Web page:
As VMware pushes NSX into the spotlight, Cisco responds that the network is already utilized.
Scrolling through hundreds of post VMworld articles, I ran into one from Embrane showing that network virtualization is still not well understood. In Embrane’s post they referenced a blog post by Padmasree Warrior, CTO of Cisco, about the limitations of a software only approach to datacenter networking. In Warrior’s post, she comments “Underutilization is not a problem in the network. In fact, server virtualization is pushing the limits of today’s network utilization and driving demand for higher port counts ….” Let’s discuss network utilization.
What is Network Utilization?
While network interfaces may be well utilized (at least at the aggregation layer), the power of networking is underutilized. Networking is not just about speeds and feeds. Cisco and other networking hardware vendors are limited, by design, when it comes to the processing power, memory and other resources they can offer in their hardware products. It’s hard if not impossible to slap the latest processor technology into a product designed around earlier technology, never mind the possible software issues. This leaves a gap where features/functions may be underutilized due to limitations of the onboard system hardware, running the software that is managing the networking hardware (brain v brawn).
The demand for more ports can push companies towards less expensive ToR hardware, putting the more expensive hardware in the EoR or aggregation position (if the company decides to upgrade the core network on an ongoing basis). While you can apply features at the EoR and aggregation layer, they are still necessary at the ToR and even server virtualization level. Network Virtualization can help put features in the right places.
Why Network Virtualization Makes Sense.
As I discussed earlier, networking hardware vendors are limited by how much processing power, memory and other resources they can offer in their products. Builders of PC based systems are less so and many vendors can offer prototype hardware for development. Companies like Nutanix offer systems that can be stacked to add more processing, memory and storage quickly and efficiently.
Essentially, server hardware is in a better position to make fast networking decisions than the processor of a hardware networking device. While there is a need for NPUs, TCAMs and other high-speed forwarding hardware, the brain doesn’t have to stay with it. A software only network either does not exist or conversely always exists (depending on how you look at things). There is always hardware in a software driven network and hardware requires software to function. Utilizing the latest processing hardware to offload and assist your networking hardware can be beneficial to both sides.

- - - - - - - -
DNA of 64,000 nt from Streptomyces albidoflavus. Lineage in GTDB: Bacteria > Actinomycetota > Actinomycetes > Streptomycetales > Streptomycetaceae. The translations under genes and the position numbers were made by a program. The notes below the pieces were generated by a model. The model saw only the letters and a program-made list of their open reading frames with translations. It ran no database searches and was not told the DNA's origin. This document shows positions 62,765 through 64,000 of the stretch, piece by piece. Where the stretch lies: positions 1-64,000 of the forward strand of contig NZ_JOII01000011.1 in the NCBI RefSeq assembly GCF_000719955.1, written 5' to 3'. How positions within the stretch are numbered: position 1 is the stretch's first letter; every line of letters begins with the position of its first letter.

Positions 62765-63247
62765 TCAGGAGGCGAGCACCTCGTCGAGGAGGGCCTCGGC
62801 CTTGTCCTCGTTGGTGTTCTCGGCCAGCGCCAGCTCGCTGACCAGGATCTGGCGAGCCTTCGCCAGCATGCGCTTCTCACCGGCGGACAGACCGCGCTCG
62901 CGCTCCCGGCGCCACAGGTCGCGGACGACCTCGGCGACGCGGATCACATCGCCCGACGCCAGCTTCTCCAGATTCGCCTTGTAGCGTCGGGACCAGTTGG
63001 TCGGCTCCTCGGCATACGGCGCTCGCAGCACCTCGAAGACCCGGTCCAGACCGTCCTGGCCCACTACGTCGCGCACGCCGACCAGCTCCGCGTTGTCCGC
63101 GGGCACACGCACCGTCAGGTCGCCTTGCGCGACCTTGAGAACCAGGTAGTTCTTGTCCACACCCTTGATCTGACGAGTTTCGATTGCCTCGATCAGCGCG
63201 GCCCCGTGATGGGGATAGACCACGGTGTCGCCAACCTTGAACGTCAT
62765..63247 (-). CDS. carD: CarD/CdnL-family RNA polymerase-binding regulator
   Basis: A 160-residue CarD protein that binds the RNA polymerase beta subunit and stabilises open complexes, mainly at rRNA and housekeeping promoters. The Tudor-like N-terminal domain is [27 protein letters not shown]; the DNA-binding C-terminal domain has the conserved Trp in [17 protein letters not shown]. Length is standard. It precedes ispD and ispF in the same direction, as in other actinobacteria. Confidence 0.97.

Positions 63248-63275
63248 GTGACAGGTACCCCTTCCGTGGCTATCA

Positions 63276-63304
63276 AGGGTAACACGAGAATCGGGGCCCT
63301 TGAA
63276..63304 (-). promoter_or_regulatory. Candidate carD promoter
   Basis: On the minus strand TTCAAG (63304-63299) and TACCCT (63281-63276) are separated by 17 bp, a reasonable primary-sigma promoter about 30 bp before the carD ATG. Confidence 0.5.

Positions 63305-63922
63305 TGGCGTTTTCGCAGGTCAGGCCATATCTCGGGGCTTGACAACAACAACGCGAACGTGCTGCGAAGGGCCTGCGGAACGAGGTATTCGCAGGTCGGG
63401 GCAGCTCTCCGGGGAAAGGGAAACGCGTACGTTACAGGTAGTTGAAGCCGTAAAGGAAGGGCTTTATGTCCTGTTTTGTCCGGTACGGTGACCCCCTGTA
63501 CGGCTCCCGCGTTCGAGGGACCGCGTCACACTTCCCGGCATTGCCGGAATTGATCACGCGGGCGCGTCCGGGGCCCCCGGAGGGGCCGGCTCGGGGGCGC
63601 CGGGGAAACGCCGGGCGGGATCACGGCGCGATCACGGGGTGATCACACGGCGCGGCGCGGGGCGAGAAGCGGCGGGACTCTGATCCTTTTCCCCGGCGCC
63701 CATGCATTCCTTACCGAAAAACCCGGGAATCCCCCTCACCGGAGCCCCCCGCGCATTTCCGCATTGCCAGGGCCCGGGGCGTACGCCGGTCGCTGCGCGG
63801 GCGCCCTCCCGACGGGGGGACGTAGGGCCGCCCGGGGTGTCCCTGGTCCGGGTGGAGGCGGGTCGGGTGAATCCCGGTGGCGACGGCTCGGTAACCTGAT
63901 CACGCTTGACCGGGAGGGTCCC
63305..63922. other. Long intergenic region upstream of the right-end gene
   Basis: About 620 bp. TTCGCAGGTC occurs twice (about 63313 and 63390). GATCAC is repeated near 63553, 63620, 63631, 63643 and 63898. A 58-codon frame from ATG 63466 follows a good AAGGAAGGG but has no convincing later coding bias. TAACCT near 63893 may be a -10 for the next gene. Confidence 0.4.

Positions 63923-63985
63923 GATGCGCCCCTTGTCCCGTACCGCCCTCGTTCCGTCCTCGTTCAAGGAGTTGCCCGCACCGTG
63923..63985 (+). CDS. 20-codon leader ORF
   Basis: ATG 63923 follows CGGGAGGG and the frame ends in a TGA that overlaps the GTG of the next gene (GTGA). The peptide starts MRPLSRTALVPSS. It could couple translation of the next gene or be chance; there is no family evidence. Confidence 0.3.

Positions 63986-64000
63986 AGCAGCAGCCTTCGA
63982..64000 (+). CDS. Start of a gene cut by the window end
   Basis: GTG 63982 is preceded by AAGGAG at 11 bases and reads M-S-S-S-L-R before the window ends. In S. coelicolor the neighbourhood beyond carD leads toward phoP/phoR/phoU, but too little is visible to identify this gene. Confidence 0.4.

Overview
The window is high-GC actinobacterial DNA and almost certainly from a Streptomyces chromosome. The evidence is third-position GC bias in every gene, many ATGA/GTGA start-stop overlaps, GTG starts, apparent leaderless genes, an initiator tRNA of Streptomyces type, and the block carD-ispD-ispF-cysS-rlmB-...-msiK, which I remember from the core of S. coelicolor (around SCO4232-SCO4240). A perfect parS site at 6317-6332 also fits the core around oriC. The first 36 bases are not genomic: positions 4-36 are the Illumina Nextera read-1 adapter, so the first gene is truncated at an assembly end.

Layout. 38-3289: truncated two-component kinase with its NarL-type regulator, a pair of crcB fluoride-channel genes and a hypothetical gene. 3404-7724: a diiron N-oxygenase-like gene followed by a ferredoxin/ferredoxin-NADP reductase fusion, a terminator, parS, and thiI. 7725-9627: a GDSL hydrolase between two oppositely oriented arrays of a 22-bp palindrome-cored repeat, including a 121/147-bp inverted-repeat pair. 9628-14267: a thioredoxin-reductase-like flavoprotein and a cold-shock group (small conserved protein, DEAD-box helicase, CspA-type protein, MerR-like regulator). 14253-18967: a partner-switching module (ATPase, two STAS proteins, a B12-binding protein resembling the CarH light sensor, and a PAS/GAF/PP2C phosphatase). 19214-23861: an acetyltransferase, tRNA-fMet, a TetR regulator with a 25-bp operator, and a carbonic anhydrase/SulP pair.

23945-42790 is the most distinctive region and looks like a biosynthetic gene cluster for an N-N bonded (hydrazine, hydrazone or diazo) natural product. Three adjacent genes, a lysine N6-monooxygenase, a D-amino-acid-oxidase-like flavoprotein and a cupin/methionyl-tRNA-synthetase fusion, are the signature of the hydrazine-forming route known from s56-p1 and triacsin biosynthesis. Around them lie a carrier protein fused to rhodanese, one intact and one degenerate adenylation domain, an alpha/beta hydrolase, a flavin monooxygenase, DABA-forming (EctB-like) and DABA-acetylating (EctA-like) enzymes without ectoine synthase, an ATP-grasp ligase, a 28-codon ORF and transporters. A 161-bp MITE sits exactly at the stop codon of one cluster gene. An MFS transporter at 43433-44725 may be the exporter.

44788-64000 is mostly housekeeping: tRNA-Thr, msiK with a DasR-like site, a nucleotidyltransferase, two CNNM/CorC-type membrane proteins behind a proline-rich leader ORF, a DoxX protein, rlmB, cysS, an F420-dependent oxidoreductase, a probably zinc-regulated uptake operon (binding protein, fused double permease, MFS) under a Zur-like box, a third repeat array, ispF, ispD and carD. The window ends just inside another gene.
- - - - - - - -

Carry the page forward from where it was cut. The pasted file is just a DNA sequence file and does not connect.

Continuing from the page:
Don’t Replace The Network, Enhance The Network
I am a firm believer in utilizing hardware to the fullest. If your current networking infrastructure can handle the traffic, but needs some extra features, look at ways you can provide the features without using a forklift. One of the easier ways to do this is to push some of the traffic control on to the servers themselves. You can accomplish this by using a software router like the one from Brocade/Vyatta or even Cisco’s CSR1000v. I have not had the time to look into NSX so I cannot comment there other than to say, it sounds like a lot of the same features are available.
Virtualized routers can be managed by the same team who manages your physical routers and switches, leaving network control where it has been, in the hands of the network engineers.
Jason Iannone says
My vision is skewed as a service provider. I would like to reduce and homogenize the number of CPE devices installed at customer locations. I look at NFV as a solution to that problem.
We sell access with a number of value adds, such as security and managed router solutions. These managed services result in over one hundred deployment scenarios. If I can virtualize my CPE with industry standard hardware and whatever flavor of hypervisor at the central office, I can reduce the number of deployment scenarios by an order of magnitude. If I can push forwarding plane to the access edge, even better.
I understand the disruption to operations and organizational impact to a degree as noted by John Vincenzo at Embrane, but these are growing pains related to streamlining service instantiation and modification. One of the open questions for me is troubleshooting. What are the newly introduced problems? What are the proper steps for troubleshooting the standard issue problems?